One soda bottle a day exceeds the allowed daily glucose limit
One 600 milliliters bottle of soda provides 65 grams of sugar on average, which is equivalent to 13 teaspoons of sugar. This means that a soda exceeds the allowed daily glucose limit a person can consume, as recommended by the World Health Organization (WHO), who advises us to consume up to 10 teaspoons per day.
This comes from a supermarket survey conducted by the InterAmerican Heart Foundation (FIC) in Argentina. With consent from large supermarkets, a survey was done on the drinks that were being sold last year. Out of 287 drinks, 184 containing added sugar when analyzing the labeled. In that group, how much sugar each type of beverage contained was identified.
As reported by Clarin, Lorena Allemandi, director of the healthy eating policy area of the Foundation, regular soft drink brands contain 21.9 grams of added sugar per cup (200 milliliters) on average. They are the ones that contain the most sugar.
It was also identified that herb-based drinks contain 16 grams of sugar per cup; soy-based beverages, 14.9 g; and sports drinks, 12 grams. As for juices, they contain 17, 3 grams of sugar (although it wasn’t clearly stated in the label how much corresponds to the natural fruit’s sugar and how much is added), and powdered juices contain 3, 7 grams of sugar. Flavored waters have 9.6 grams of sugar on average.
“We surveyed the drinks’ added sugar, as part of a collaborative international study to monitor the nutritional content of processed foods and to compare these with other countries and at different times,” said Allemandi. “We are concerned that in Argentina excess weight and obesity were increasing, and among the factors causing this increase is the consumption of unhealthy foods with a low nutritional value, such as sugary drinks”.
On October 3, 2013, the Pan American Health Organization approved a plan to combat childhood obesity. As grounds for this, the plan stated that a high added sugar consumption was part of the obesity problem and explained the risks they pose to health. “The effect of added sugars to health has been a subject of intense scientific scrutiny in recent years. The meta-analysis of longitudinal and randomized controlled studies, have shown a statistically significant association between the consumption of added sugars and weight gain. Also, drinking sugary drinks has been associated with cardiovascular disease, Type 2 Diabetes and metabolic syndrome. The physiological mechanisms include, among others, hyperinsulinism or hyperinsulinemia, insulin resistance, atherosclerosis and hypertension.”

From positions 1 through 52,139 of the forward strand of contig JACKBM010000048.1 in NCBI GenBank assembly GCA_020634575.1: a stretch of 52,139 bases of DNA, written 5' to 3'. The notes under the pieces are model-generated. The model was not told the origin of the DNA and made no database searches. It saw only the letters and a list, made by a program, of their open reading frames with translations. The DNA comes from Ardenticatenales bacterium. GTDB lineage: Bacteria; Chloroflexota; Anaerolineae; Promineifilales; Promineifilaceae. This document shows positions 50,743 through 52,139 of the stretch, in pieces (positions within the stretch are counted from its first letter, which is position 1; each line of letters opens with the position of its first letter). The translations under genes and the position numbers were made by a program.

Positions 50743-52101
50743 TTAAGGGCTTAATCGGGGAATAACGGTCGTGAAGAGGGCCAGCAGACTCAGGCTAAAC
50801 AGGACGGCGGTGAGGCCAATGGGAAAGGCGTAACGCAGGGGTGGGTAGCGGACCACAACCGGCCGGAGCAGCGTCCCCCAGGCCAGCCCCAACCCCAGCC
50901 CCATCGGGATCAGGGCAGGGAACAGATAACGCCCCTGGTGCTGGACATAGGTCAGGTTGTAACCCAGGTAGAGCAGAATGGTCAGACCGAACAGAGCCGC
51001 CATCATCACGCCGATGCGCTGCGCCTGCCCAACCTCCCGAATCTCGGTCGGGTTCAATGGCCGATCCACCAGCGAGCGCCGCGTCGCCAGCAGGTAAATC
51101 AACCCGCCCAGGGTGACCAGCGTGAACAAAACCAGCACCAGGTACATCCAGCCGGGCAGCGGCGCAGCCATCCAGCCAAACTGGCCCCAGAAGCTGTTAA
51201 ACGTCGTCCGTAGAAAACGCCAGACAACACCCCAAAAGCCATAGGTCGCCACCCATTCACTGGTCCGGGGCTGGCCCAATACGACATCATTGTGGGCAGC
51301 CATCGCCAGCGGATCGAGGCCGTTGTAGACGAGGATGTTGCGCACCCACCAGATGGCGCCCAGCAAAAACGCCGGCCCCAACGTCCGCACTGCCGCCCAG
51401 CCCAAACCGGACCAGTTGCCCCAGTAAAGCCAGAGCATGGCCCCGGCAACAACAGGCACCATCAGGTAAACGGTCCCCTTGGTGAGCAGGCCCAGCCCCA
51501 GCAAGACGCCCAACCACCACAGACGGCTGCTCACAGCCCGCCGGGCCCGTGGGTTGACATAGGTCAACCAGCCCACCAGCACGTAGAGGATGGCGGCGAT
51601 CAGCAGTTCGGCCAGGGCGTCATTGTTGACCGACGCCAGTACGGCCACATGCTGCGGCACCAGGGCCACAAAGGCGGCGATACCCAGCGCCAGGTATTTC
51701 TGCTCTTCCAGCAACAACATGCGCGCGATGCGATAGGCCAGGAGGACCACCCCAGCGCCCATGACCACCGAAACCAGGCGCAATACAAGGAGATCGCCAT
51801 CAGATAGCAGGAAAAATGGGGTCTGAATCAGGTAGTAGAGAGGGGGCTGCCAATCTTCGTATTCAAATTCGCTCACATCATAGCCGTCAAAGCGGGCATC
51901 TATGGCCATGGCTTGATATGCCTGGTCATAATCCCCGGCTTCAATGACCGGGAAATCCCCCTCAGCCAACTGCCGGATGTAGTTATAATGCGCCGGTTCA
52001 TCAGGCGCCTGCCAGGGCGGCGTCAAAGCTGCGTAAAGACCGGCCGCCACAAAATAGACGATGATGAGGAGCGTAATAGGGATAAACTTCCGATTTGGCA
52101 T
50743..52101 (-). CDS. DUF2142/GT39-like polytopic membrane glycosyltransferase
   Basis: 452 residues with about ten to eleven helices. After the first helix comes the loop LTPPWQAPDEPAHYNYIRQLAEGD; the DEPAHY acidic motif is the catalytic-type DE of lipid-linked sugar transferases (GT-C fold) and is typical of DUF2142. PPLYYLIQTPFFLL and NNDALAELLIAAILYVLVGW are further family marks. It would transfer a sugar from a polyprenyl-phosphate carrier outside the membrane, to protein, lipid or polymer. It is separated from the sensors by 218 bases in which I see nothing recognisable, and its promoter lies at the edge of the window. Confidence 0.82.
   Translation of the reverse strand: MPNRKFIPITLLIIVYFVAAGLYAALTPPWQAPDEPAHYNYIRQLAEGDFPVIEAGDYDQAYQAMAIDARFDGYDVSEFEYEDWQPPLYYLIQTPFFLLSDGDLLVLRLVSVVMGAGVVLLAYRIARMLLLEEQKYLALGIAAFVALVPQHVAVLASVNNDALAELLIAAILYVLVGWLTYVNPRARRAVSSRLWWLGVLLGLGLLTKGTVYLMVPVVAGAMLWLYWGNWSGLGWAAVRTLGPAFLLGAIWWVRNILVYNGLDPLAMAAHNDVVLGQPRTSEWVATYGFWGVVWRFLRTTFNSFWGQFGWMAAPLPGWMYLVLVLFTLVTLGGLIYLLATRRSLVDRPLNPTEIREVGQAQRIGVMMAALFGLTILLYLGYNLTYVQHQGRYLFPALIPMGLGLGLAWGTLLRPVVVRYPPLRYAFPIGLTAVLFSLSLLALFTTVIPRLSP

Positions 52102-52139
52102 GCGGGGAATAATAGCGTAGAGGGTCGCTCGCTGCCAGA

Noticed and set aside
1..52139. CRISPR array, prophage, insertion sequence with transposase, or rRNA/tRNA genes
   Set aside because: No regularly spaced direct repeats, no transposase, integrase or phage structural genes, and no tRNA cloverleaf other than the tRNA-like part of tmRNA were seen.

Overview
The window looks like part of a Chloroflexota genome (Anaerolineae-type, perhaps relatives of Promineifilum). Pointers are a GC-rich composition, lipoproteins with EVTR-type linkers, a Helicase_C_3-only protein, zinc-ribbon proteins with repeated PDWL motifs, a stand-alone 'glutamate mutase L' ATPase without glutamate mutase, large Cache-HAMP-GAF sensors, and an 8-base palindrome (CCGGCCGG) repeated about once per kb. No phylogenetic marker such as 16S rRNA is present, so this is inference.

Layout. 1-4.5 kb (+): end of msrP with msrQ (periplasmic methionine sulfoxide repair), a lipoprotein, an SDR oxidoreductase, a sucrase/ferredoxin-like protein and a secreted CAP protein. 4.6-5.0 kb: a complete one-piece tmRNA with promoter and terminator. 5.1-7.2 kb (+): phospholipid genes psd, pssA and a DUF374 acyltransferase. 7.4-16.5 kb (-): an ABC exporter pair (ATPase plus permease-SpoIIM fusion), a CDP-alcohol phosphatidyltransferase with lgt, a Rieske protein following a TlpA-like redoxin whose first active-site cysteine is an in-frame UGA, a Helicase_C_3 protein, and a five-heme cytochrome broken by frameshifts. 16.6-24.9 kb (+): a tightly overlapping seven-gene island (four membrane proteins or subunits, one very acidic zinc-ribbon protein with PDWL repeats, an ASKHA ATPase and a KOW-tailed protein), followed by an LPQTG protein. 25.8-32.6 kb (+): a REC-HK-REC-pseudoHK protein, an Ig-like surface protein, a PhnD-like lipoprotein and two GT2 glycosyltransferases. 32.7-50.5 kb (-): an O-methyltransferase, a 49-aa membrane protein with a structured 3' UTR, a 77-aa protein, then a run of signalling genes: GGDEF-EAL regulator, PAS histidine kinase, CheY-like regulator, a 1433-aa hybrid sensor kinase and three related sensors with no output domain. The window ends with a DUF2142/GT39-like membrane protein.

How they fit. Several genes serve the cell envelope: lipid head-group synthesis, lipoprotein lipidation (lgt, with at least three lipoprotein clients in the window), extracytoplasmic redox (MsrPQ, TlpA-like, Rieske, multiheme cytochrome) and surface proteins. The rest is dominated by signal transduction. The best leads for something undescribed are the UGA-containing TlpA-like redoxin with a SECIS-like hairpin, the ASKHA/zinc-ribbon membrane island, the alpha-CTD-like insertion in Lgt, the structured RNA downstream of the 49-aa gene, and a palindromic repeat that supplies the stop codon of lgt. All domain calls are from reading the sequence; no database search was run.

From the survey results, Adolfo Rubinstein, director of the Excellence Center in Cardiovascular Health of the Southern Region and the IECS, stated when asked by Clarin: “Sugary drinks are in the eye of the storm, as happened before with tobacco.” And added: “The problem is that the consumption of sugary drinks (soft drinks, soda) is partly responsible for the obesity epidemic. Public policies are required to regulate added sugar content in products, with taxes as was done in Mexico, while promoting consumption of safe water”. Meanwhile, Beatriz Ravanelli, from the Dieticians and Nutritionists Argentina Association, stressed that “there’s a perception distortion as many consume these drinks without noticing they have hidden calories and don’t satisfy the body.” UBA nutrition specialist, Silvio Schraier, added that “people think sugar is only added to tea, desserts and pastries. But there’s a hidden overconsumption of sugar in drinks”.
Source: Diario El Clarin, Argentina